Whilst eating freshwater fish raw is generally not recommended – I say this in the spirit of humbug mostly, having eaten both iwana char and carp raw previously, and many other things conventional wisdom states shouldn’t be, like the raw intestines of the ayu fish or uncooked littleneck clam – I made sushi with yamame caught at Yozawa.
It ate surprisingly well – the flesh was delicate like the sea-fish known here as hiramasa. In hindsight it is perhaps not unexpected seeing as the yamame is a salmon relative. I hope to catch more yamame again in the future and explore some more ways of cooking them.
Caught a yamame today to make it 91 species of game fish (if you include cephalopods as ‘fish’) to succumb to my rod and reel here in Japan. To catch a yamame was particularly pleasing as it is considered the ‘Queen of the River’ by natives and harder to snag than iwana. Aside from adding some more of the salmonids, and of course ayu, and maybe three or four more varieties of tanago I foresee it being quite difficult to make it to the 100 but we shall see (I have not included the 4 or 5 unidentified fish I have caught at sea). This was my first time sight-fishing with a dry fly, and it proved to be educational, infuriating and exhilarating, all at the same time. It was also the first outing for my French silk fly line, and I am not sure I can go back to synthetics after this.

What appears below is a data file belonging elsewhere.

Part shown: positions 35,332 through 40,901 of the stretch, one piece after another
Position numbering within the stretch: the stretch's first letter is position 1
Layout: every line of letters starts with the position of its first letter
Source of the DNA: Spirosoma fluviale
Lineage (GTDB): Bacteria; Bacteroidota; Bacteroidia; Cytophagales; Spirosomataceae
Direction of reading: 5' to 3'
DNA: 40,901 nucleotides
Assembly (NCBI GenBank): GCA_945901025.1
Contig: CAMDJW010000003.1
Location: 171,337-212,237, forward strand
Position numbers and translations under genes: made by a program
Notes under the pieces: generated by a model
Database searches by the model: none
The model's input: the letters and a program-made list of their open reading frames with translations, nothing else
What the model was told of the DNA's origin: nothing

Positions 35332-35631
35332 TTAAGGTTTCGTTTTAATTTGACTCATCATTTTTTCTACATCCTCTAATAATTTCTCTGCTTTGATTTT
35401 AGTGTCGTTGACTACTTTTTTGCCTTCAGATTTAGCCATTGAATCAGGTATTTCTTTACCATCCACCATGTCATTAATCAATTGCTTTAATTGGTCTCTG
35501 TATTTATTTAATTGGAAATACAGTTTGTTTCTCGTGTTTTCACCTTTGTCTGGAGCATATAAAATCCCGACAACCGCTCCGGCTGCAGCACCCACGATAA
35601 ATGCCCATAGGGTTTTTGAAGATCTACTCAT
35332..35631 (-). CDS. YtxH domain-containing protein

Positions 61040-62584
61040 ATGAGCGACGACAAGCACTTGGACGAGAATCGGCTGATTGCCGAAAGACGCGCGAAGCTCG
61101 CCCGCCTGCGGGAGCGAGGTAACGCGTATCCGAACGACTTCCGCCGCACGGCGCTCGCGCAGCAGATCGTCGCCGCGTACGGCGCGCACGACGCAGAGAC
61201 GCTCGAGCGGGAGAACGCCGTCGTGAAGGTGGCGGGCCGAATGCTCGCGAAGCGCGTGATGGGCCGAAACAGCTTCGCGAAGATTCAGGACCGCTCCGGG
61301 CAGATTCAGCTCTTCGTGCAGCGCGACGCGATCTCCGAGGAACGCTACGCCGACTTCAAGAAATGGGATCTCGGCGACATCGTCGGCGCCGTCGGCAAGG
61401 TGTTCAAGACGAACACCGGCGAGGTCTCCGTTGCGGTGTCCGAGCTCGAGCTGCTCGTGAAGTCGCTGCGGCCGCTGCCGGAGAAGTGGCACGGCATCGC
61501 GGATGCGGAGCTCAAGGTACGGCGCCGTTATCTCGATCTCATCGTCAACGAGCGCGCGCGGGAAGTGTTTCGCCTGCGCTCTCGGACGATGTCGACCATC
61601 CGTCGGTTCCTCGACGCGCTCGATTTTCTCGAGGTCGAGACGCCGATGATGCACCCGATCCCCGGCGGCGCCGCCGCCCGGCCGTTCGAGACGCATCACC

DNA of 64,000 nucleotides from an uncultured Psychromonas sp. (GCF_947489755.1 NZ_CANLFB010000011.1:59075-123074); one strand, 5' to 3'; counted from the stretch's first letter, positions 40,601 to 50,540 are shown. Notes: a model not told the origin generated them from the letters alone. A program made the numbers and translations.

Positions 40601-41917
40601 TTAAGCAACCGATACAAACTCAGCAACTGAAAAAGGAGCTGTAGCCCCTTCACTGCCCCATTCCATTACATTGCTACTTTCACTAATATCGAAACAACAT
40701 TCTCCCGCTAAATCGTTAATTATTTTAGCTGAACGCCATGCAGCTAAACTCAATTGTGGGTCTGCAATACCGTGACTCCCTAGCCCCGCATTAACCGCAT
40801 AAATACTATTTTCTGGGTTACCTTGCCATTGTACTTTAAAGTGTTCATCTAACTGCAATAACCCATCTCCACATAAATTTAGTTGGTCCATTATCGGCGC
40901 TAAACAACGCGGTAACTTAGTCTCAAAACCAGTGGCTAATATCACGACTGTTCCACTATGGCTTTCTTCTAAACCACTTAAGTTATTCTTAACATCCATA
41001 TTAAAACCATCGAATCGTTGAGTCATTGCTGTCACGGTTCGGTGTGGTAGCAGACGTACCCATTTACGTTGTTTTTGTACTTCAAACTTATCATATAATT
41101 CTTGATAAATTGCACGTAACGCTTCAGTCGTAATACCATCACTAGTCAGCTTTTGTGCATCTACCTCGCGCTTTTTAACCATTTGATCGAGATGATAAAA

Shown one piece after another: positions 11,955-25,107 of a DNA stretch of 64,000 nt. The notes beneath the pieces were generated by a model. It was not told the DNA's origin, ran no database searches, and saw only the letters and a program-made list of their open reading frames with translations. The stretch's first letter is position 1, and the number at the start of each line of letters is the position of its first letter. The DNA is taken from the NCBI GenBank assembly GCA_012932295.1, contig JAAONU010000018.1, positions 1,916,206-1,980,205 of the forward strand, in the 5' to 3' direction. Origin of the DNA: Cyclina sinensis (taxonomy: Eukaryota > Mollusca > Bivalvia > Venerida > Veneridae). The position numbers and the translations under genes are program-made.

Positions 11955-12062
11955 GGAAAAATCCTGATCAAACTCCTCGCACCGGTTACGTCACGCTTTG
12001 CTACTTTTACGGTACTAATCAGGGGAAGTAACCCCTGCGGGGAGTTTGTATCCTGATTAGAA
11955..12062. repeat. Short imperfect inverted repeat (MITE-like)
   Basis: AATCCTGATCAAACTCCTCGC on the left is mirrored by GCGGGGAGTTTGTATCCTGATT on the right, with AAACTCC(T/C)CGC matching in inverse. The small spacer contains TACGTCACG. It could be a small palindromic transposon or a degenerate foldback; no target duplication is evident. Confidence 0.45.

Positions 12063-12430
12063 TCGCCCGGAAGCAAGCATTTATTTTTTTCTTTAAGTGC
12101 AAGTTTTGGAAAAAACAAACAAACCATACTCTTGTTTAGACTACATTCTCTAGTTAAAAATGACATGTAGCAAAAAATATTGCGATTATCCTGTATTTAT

This one is a keeper; I caught two more smaller yamame and a trio of non-native, but very hard-fighting, rainbows, which were all released. Thank you to Yozawa trout stream for the great day out. Aside from the fishing, it was a great learning experience, in terms of entomology – I now know the Japanese for daddy long-legs – and noting the particular and consecutive hatches and myriad appearances of different creatures. For me, it was amazing to watch the yamame squabble with each other over a large foundering caddis skipping on the surface (of course the largest one won in the end) considering conventional wisdom states that 80 – 90% of a trout’s diet is submerged food, therefore rising to winged insects is at the most, a luxury indulged in by the fish, a relish rather than a staple. I hope I can go again soon.